Posted on 14/12/2012
Modernism radically breaks from the ordinary and the received, staking its claims on making it new. But how might modernism also engage with the ordinary, the quotidian, the mundane or the banal? What kinds of events are precipitated by this conjunction? “Everydayness and the Event” encourages the exploration of philosophical subjects such as time, space and subjectivity; political questions about private versus public; psychoanalytic issues such as emotion and habit; and aesthetic questions of ordinariness (diary-writing, reportage, lists) and novelty (performance, intervention, the newsworthy).Topics of growing significance in modernist studies, the everyday and the event might be considered together or separately to include, for example, domesticity, objects, food, fashion, waste, public engagement, responses to events of local, national and international significance, the traumatic event and modernism as itself a happening.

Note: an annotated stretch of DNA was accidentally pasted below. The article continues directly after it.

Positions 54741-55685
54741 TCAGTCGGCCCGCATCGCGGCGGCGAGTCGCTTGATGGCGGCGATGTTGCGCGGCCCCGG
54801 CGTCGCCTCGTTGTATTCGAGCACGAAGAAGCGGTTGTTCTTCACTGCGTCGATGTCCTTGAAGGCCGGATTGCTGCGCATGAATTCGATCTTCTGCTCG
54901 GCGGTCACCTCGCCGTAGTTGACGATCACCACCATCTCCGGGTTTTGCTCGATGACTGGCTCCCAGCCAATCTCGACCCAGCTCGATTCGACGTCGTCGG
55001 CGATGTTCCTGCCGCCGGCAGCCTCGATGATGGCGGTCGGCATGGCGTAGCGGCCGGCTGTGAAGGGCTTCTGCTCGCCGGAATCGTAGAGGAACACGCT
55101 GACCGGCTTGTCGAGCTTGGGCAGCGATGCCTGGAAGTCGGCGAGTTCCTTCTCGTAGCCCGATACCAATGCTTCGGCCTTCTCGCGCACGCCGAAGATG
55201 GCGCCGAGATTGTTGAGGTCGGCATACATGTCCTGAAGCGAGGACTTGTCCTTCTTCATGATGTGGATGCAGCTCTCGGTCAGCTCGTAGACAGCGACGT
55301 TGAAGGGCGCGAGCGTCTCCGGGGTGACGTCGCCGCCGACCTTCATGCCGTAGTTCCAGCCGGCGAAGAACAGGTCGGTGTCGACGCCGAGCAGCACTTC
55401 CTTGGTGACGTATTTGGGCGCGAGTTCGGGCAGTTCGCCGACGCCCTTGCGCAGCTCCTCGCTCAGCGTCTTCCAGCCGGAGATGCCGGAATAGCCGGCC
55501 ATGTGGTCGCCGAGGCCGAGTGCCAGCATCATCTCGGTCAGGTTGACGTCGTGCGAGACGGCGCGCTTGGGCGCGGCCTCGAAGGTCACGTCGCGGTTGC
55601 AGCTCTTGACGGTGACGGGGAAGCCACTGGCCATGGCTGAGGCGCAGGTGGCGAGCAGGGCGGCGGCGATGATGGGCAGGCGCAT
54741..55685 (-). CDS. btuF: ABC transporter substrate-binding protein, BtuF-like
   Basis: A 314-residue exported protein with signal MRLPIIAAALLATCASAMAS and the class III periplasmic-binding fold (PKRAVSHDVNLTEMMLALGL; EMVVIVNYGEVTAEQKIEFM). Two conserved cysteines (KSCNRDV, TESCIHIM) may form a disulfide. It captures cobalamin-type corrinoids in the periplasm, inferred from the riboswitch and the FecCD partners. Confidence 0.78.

Seminar Proposals, February 15, 2013
Panel Proposals, March 15, 2013
Round Table Proposals, March 15, 2013
Exhibition Proposals, March 15, 2013